2013 US Trucking Industry News – Truckers Protest at Oakland Port

The Port of Oakland wants to file a restraining order against truckers who have organized protests to stay in place there. These truck drivers have identified themselves as the Port of Oakland Truck Drivers Association.

The port has already been forced to close on two occasions due to these protesters who have called for a higher pay. They also requested a $50 monthly salary to help keep up with state emissions requirements that were enforced by the California Air Resources Board (CARB). The port has already added bathrooms after the protesters complained about the lack of good restrooms for truck drivers that are waiting in line at the port. Since they are independent contractors, the non-union truckers have banded together to call for better pay and working conditions. They have cited quadrupling diesel prices, increased maintenance costs, as reasons. They have also protested that the price that they were paid per cargo load has not been raised in more than a decade.

According to some court documents, the port of Oakland has originally filed a temporary restraining order on August 30 2013 in the Alameda County Superior Court. Listed in the plaintiff is the city of Oakland, with truck drivers Cesar Parra and JR Coleman as defendants.

The temporary restraining order was granted on October 17 2013. The Superior Court has also scheduled a hearing that determines whether the order will be extended beyond next week.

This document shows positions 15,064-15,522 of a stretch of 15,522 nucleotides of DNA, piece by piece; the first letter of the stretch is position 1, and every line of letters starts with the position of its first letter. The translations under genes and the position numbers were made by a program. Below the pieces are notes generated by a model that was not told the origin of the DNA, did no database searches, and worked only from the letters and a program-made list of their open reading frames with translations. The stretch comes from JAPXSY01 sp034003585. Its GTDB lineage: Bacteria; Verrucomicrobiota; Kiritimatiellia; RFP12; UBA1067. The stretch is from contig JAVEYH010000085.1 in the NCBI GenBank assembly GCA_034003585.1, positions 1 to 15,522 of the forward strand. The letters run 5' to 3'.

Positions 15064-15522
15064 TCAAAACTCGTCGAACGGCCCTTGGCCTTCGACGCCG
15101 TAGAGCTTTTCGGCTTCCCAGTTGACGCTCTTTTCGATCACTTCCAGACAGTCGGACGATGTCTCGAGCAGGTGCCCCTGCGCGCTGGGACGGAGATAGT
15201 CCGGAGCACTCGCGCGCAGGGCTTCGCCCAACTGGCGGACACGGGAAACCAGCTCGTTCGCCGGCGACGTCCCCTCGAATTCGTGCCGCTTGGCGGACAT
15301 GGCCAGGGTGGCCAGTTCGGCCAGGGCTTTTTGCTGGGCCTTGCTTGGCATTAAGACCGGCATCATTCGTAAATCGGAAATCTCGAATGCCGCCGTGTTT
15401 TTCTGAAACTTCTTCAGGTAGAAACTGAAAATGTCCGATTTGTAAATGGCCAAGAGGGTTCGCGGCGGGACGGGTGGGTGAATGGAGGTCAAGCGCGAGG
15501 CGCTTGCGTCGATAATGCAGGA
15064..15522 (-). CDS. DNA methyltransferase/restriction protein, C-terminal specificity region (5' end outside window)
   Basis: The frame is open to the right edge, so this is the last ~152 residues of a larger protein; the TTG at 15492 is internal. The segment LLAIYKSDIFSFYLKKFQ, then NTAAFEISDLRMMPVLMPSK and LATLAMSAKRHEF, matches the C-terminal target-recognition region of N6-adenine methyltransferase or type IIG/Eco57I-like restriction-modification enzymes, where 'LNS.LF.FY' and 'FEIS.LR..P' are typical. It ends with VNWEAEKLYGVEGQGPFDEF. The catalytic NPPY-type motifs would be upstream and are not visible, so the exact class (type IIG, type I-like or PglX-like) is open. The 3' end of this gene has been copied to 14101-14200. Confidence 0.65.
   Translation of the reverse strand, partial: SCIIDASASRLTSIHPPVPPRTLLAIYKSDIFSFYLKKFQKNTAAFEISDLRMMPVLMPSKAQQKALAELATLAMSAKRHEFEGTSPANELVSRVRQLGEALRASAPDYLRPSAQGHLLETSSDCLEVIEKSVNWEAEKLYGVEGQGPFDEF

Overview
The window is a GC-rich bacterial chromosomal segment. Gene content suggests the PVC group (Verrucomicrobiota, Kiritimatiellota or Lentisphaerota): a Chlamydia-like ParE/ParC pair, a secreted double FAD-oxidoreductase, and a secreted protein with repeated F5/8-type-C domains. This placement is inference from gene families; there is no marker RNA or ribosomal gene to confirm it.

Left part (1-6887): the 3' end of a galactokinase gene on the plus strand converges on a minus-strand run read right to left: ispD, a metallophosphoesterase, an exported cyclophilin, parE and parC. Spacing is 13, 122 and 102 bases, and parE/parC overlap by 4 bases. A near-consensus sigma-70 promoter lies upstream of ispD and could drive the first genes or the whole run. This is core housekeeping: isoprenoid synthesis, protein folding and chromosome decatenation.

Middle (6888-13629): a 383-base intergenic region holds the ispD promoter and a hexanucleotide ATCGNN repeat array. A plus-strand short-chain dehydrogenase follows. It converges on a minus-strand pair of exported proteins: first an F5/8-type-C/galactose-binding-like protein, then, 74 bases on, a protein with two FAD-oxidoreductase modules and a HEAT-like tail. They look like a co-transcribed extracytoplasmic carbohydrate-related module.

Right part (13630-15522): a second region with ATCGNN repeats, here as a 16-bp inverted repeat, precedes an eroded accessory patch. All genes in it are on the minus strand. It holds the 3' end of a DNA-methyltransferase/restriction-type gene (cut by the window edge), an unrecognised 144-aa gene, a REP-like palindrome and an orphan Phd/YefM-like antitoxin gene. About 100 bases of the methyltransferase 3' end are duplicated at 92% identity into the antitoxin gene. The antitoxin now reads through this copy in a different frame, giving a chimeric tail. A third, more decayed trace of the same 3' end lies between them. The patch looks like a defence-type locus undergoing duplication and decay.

The restraining order prevents the truckers from blocking the passage of vehicles or people through port facilities. This also included unnecessarily stopping or delaying traffic in both a marked or unmarked crosswalk, and walking other than on the left edge of the roadway or illegally crossing the street.”

This injunction does not mean that these protesters won’t be able to exercise their First Amendment rights. They are still set to continue, as well as to exercise their free speech rights. But they were not allowed to illegally block port access. The temporary restraining order clarifies the law for all the parties that were involved, so the cargo operations at the port can continue.

There were even reports that the court was filing a scare tactic. The shutdowns have slowed shipments. This worried port authorities about what would happen to customers that ship agricultural cargo through Oakland. Aside from farm produce and meat from shippers such as Tyson Foods, the Oakland port has said in a brochure that around 90% of California’s exported wine goes through their gates.

Over 100 operators who have ties to the Port of Oakland Truckers Association have demonstrated throughout the port during the most recent protest on October 21. Demonstrators from the Occupy Movement later joined them. Disruptions to these seaport operations can affect their business since shippers may consider diverting their traffic to other ports.

The truckers and the port are all slated to appear for another hearing about the injunction on November 19 2013. The Port of Oakland board is also scheduled to meet on November 21, 2013. A closed session is designated for a conference with labor negotiators.

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